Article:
Protestors, who mobilised in solidarity with the “Convoy to Ottawa,” have been moved on by police in the Australian capital after they parked their vehicles and set up camp around the National Library.
On Feb. 4, police issued verbal warnings before a move-on order was handed down. The 250 vehicles began leaving the area voluntarily, with one being towed.
Social media has been awash with footage of drivers making their way to the Australian capital.
On Jan. 31, protestors gathered in front of Parliament House, according to videos circulating on social media, where the crowd could be heard chanting, “What do you want? Freedom! When do we want it? Now!”
The following day, they held a rally in front of the National Press Club, where Australian Prime Minister Scott Morrison was speaking, before camping around the National Library.
Police used capsicum spray and made three arrests on Feb. 2, with scuffles breaking out.
Neil Gaughan, chief police officer of Australian Capital Territory (ACT) Policing, said the activity was “disruptive to Canberrans.”
“That site was going to be used for events over the weekend and an event tonight,” he told the Australian Broadcasting Corporation on Feb. 4.
“The National Capital Authority has had to cancel that because of the fact that these people are illegally camping, so we are moving them on.”
Protestors are moving to the Exhibition Park in Canberra, according to Telegram posts.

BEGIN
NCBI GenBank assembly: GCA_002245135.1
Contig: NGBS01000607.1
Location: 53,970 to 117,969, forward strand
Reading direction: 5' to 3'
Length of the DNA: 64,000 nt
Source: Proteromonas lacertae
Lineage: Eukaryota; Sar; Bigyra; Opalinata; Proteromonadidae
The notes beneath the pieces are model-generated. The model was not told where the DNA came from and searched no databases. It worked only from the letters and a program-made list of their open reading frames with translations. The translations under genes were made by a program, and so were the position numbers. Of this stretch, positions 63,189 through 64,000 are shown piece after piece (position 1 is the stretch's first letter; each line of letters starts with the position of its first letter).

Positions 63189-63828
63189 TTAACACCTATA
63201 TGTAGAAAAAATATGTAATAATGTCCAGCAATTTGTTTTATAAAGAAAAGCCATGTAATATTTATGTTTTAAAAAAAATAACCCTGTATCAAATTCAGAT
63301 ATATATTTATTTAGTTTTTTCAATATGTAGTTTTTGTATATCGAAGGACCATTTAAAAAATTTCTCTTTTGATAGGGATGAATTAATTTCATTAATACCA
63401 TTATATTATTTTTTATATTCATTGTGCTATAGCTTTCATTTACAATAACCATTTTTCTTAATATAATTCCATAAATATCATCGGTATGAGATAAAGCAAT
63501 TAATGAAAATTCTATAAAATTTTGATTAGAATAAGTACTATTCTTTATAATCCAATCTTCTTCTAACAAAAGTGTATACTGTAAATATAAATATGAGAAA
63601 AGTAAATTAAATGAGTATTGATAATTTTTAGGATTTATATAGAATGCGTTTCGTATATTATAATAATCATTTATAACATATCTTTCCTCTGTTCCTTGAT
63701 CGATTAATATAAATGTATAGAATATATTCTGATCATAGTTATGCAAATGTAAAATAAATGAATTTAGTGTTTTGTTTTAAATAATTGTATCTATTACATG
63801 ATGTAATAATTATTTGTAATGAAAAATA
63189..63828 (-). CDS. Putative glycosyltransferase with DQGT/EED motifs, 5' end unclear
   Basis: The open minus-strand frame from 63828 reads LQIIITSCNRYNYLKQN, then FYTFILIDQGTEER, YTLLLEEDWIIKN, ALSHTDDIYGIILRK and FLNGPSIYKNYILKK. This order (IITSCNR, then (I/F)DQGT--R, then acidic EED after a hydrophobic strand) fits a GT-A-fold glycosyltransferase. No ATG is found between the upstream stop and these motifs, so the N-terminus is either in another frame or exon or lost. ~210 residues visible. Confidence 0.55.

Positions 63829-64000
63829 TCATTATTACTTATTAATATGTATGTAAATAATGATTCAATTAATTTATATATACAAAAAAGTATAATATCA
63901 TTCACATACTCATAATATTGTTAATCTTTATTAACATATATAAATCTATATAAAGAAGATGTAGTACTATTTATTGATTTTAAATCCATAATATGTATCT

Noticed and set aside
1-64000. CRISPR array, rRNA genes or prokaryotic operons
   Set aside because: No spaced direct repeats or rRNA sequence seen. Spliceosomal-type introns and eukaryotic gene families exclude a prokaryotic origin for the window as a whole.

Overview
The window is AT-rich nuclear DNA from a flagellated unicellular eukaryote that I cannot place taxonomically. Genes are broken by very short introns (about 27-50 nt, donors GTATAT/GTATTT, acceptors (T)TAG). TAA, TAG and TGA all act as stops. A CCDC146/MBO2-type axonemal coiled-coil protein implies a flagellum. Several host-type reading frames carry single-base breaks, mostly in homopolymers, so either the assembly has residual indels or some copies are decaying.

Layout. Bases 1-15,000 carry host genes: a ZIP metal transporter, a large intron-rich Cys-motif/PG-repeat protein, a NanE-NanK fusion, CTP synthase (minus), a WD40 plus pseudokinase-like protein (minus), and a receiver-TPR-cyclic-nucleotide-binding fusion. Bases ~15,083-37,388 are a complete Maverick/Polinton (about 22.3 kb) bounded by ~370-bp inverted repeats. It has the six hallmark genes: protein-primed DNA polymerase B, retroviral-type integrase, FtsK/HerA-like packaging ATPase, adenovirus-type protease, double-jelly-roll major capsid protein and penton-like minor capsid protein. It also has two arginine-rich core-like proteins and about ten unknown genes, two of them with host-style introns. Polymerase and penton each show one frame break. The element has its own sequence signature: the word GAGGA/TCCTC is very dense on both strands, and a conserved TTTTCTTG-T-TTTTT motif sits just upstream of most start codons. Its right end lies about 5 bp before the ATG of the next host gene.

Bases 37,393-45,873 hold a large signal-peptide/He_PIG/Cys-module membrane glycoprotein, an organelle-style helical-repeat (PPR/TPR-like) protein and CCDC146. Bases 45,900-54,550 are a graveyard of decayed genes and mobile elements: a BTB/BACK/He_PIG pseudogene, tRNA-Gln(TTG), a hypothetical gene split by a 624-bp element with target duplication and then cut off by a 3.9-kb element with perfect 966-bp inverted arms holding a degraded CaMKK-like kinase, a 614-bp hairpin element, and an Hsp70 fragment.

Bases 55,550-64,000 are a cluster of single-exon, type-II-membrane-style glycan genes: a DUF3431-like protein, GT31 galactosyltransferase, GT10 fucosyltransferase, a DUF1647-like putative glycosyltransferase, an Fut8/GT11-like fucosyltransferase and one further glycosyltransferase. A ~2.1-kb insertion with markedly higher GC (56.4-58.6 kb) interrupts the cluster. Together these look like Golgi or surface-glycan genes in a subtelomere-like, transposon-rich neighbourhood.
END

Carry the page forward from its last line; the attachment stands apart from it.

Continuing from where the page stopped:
The grassroots movement had begun gathering steam, with a week-old GoFundMe campaign garnering AU$179,764 in donations, as of Feb. 4, before it was frozen by the website.
GoFundMe administrators say they will hold the funds until details are provided on how the organiser plans to disperse them—a similar issue occurred with the Canadian protest, before the CA$4.5 million in funds were released.
In Canada, the movement saw thousands to tens of thousands of truckers mobilise in response to ongoing vaccine mandates and harsh government-mandated restrictions.
In Australia, mandates have been widely enforced across the country with largely bipartisan support politically, as well as from the business and medical community. It remains a contentious issue, however.
On Jan. 22, protests broke out across Australia’s major capital cities against government-mandated restrictions and mandates.
Prompting vaccine developer Nikolai Petrovsky to criticise the mixed messaging from the government and media on the benefits of the jab.
Petrovsky stressed that vaccines could only protect individuals and did not prevent transmission of the virus—undermining the reasoning for vaccine and booster mandates.
“Every individual should be making decisions about their own health, and it is completely inappropriate to demonise or suggest someone who’s unvaccinated is in any way different to anyone else,” the lead researcher behind Spikogen told The Epoch Times.